While the GRAMMY Awards are most often associated with celebrating music’s biggest and brightest stars, like Billie Eilish, Lil Nas X, Foo Fighters, Silk Sonic, Doja Cat and more, Music’s Biggest Night has also been honoring comedians’ artistic achievements since 1959.
The audio documentary Obsessive Comedy Disorder and host Dan Pasternack take a deep dive into this lesser-known fact with stories and audio clips from nominees and winners themselves to bring everyone up to speed on the history of one of the longest-standing major awards to recognize excellence in comedy. This year’s Best Comedy Album nominees include Kevin Hart’s Zero F***s Given and Chelsea Handler’s Evolution, but did you know the five prolific comics below are also GRAMMY winners?
In 1961, comedy legend Bob Newhart was the recipient of not one, not two, but three comedy GRAMMYs for Best New Artist, Best Comedy Album and Best Album of the Year. This marked two firsts (and one last) for the award show: The first comedy album to win Album of the Year (The Button-Down Mind of Bob Newhart) and the only time a comedian has ever won Best New Artist. Prior to winning, however, Newhart was hardly the icon he’s known as today — it was this first album and its subsequent success that skyrocketed him to comedy fame.
Tiffany Haddish experienced her comedy breakthrough in 2017’s Girls Trip and hasn’t slowed down since. While her projects have included everything from writing a memoir to making cameos in music videos (and even appearing in a Taylor Swift documentary), she’s never strayed far from her comedic roots, which resulted in her winning Best Comedy Album for Black Mitzvah at the 2021 ceremony, which she found out about in the middle of filming her Kids Say the Darndest Things reboot.
Lewis Black has the distinct honor of inspiring a Pixar character voice based on his comedy rants, which led to his casting as Anger in 2015’s Inside Out. Black also has the distinct honor of receiving a Best Comedy Album GRAMMY for The Carnegie Hall Performance in 2007 and Stark Raving Black in 2011. Throughout his stand-up set, he references material from his autobiography and touches on topics like Rick Santorum, same-sex marriage and aging in his signature biting, bombastic style.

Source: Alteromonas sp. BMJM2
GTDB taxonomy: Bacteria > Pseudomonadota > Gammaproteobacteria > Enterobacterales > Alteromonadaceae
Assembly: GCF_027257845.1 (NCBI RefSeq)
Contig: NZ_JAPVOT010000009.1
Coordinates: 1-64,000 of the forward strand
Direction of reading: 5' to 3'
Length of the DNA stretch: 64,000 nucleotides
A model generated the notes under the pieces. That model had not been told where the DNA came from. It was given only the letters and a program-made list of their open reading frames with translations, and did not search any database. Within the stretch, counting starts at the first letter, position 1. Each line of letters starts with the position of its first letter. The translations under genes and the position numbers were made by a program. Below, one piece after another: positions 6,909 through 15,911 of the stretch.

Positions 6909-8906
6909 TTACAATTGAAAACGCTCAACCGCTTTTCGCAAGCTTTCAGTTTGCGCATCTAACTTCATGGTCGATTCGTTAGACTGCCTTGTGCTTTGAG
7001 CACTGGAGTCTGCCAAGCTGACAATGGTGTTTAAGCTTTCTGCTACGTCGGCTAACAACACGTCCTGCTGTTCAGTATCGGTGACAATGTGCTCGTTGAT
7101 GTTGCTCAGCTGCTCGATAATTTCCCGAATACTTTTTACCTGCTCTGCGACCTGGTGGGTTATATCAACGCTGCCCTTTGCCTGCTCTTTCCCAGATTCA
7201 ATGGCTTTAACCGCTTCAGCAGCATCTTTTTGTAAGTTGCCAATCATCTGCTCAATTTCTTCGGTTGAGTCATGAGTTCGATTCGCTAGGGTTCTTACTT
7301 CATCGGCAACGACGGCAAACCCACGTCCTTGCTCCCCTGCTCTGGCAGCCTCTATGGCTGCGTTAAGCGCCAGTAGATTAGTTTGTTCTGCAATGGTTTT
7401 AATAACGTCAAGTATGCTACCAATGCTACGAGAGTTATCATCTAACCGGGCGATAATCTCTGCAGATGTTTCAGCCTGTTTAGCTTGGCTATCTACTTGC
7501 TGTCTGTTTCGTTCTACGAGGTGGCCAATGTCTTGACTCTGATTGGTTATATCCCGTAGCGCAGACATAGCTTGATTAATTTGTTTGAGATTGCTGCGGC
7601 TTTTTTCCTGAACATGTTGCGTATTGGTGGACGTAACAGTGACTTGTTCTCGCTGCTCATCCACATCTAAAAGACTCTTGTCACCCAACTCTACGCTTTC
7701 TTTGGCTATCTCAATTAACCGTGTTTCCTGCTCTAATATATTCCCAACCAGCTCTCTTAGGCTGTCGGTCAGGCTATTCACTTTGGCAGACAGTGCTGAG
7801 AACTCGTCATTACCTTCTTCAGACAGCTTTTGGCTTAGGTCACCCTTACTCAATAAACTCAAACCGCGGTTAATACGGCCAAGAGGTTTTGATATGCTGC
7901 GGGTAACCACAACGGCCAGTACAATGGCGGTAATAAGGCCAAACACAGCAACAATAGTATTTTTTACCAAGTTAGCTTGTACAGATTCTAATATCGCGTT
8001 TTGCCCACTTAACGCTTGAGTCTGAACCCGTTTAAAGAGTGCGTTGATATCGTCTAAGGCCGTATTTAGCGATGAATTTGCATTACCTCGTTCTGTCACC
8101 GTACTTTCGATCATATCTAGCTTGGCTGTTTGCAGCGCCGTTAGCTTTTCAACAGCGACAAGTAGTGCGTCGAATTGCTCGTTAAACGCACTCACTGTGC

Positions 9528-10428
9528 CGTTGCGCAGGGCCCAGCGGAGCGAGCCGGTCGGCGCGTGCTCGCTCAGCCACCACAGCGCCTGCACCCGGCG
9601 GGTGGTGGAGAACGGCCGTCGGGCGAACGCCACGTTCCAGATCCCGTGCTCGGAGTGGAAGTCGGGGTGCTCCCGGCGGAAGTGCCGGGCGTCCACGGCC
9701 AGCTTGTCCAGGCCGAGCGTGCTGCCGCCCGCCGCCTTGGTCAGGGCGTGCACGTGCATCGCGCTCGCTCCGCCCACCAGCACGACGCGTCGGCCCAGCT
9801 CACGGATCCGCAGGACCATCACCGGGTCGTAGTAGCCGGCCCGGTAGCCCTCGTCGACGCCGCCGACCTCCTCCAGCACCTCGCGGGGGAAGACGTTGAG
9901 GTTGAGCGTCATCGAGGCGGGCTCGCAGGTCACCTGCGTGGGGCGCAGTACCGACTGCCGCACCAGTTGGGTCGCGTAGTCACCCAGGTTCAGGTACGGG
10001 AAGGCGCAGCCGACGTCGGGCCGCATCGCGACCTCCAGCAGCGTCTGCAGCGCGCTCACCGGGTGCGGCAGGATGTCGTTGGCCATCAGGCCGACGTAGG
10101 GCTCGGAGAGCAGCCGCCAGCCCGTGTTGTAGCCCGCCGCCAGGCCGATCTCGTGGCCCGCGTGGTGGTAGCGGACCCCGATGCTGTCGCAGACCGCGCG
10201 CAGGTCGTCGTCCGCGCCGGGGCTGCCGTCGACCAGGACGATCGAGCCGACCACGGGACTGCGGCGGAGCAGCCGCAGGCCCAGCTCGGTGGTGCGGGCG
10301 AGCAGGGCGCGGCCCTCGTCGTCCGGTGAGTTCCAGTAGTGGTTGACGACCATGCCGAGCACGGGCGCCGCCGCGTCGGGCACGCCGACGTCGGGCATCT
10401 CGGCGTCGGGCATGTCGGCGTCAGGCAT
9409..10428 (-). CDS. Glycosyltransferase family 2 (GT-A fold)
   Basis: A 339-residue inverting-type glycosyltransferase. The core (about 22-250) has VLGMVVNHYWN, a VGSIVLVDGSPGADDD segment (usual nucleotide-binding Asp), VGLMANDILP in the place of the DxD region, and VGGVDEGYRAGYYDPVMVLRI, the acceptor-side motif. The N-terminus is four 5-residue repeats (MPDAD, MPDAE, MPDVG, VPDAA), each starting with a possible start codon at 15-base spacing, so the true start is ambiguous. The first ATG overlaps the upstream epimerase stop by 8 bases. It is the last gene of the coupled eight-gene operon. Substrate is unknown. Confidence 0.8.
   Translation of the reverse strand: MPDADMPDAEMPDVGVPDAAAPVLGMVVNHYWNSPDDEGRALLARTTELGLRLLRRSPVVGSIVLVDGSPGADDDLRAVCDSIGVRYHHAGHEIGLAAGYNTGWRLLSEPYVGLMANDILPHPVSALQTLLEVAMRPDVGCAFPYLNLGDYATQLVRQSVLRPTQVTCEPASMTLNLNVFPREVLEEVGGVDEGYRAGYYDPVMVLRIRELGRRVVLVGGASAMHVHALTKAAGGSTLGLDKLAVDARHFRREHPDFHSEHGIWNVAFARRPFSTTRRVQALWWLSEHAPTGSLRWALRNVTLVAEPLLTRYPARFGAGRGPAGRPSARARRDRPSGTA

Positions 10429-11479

“Weird Al” Yankovic
Not only has “Weird Al” Yankovic most likely parodied many of your favorite GRAMMY winners, but he’s a five-time GRAMMY winner himself. Between his 1984 Michael Jackson spoof taking on a picky child to a 15-album career-spanning box set in 2019, Yankovic has won awards for Best Comedy Recording, Best Concept Music Video, Best Comedy Album (twice) and Best Boxed or Limited Special Limited Edition Package.
It’s hard to discuss comedy without a mention of George Carlin, who has long since served as the blueprint for countless comics of both today and yesterday. And he has the awards to back it up — Carlin has won five GRAMMYs and been nominated 16 times, making him the most-nominated and second-most-awarded comedian. Carlin’s storied career earned him the title “dean of counterculture comedy,” contributed to the 1978 F.C.C. v. Pacifica Foundation Supreme Court decision and earned him the spot as the first-ever host of Saturday Night Live (among countless other achievements).
Ahead of Sunday’s show, hear from the above comics, plus archival clips with George Carlin and interviews with his daughter, Kelly, in the three-part Obsessive Comedy Disorder special. The documentary also features words from nominees Jim Gaffigan, Fred Armisen, D.L. Hughley, Sarah Silverman and Lavell Crawford (who very well could win this weekend).
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